Concussions force former Kahuku athlete to walk away from footba - Hawaii News Now - KGMB and KHNL

Concussions force former Kahuku athlete to walk away from football

Aofaga Wily Aofaga Wily
LAIE, OAHU (HawaiiNewsNow) -

The movie "Concussion" opens nationwide Christmas Day, but it’s already causing a stir.

The movie focuses on Dr. Bennet Omalu, the man who discovered chronic traumatic encephalopathy, or CTE, a degenerative brain disorder brought on by repeated head trauma.

Across the nation, many football players are walking away from the game, some by choice, others from the effects of such trauma. Here in Hawaii, one such athlete is Aofaga Wily.

In 2011 and 2012, Wily was the best high school running back in the state, winning a pair of state titles for Kahuku high School. He entertained multiple mainland college offers but settled at the University of Hawaii. His career was cut short, however, just months into his first season after suffering side effects from head trauma.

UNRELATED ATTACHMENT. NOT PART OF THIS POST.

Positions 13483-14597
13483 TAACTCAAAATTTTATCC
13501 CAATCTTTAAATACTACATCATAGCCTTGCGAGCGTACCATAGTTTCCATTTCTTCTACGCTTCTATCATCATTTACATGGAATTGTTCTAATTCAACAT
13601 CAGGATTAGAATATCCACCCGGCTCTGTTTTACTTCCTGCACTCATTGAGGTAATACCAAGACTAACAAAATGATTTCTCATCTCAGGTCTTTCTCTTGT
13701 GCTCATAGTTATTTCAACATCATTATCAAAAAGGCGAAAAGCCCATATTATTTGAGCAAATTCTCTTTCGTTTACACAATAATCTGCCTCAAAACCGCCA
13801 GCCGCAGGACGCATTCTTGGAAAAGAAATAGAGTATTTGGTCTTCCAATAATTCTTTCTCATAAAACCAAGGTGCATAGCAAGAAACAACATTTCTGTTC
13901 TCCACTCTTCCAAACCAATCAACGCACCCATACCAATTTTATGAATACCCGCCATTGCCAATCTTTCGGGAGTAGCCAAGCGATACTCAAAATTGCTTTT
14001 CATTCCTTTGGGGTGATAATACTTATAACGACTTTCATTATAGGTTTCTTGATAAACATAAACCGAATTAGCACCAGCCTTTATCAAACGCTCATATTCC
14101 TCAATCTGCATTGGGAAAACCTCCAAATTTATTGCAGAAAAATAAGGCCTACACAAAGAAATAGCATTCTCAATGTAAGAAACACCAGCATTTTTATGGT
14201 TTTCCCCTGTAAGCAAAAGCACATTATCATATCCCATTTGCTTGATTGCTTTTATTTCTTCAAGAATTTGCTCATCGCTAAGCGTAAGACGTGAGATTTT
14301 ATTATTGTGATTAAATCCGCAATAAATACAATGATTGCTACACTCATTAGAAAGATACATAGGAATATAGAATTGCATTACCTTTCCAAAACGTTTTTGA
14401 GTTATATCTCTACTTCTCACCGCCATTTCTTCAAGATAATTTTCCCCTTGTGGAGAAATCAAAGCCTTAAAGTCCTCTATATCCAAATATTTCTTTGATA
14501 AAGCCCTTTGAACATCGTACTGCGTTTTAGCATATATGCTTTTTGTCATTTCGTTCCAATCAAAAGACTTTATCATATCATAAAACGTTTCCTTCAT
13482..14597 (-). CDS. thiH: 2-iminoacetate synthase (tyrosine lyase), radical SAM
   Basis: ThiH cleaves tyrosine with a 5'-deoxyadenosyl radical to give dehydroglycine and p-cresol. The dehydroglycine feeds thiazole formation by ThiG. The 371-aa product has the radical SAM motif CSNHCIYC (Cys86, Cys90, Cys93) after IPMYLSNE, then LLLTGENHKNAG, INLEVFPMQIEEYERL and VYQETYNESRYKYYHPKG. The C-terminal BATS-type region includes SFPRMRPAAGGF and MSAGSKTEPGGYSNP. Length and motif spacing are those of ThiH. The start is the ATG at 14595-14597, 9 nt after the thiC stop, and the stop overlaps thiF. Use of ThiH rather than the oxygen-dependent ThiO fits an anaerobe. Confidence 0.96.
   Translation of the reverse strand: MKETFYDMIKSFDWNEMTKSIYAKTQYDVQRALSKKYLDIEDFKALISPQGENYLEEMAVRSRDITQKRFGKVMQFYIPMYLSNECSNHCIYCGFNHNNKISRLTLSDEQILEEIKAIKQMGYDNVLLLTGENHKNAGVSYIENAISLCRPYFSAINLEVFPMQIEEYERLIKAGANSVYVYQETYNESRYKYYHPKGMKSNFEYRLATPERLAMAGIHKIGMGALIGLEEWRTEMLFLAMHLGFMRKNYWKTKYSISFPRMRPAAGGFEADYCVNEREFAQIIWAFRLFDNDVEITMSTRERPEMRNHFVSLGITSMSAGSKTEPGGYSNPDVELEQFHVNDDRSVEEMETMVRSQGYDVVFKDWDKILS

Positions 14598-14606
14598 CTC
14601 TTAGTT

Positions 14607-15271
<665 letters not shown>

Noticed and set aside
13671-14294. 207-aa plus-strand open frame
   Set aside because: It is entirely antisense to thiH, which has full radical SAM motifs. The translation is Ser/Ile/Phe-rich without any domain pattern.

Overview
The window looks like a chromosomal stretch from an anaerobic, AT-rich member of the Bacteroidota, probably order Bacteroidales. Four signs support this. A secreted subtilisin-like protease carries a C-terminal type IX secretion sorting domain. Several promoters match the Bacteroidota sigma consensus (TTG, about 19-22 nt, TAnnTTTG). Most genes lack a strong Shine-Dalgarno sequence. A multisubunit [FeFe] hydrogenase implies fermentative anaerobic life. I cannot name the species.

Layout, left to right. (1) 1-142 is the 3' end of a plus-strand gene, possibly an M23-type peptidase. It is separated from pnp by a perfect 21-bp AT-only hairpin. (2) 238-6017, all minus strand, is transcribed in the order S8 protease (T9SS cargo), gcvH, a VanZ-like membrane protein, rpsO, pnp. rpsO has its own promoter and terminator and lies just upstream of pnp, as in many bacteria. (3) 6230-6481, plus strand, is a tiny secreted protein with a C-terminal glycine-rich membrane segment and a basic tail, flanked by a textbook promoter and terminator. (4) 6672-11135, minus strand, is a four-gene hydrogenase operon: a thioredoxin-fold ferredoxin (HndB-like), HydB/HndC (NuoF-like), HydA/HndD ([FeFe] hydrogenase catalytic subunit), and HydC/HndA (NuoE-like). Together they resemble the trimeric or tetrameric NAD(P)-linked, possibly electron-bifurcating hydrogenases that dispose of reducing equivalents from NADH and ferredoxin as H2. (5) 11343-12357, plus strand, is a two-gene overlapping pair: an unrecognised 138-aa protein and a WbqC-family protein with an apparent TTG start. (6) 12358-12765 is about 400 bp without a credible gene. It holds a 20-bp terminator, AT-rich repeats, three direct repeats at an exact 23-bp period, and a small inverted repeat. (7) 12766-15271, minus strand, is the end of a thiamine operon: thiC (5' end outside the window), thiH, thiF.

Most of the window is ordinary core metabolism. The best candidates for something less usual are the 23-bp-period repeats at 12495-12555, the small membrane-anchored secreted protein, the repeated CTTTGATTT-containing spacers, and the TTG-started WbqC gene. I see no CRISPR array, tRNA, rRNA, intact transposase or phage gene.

"To this day I still suffer triggered migraines, headaches all the time. So I'm on Motrin all the time, Vicodin," he said.

As a freshman, Wily burst into the starting lineup. One fateful practice in September, his life changed forever.

"It was a run play through the middle, a safety came up, hit me in the head, and I got a concussion".  Aofaga, who possessed a combination of power and elusiveness on the field, couldn't shake the symptoms as he had so many defenders.

"I couldn't function in school. I was getting headaches in class, I couldn't stay patient in my seat. I had to move."

The season was lost but he still entertained notions of a comeback. In the spring of 2014, the end came when he was rear-ended in his car while driving to campus.

"I got whiplash, knocked out for a little bit and woke up on the side of the freeway."

The resulting pain forced him to go on hiatus from school. Last summer, he officially called it quits. 

He struggled for months trying to find purpose, but has found passion as a husband, father and cook at the Polynesian Cultural Center. Wily says the adrenaline of being in a busy kitchen during the rush keeps him focused.

"Working hard, I've been improving.  My wife got a good job for us, and baby is growing, healthy, so I'm pretty happy."

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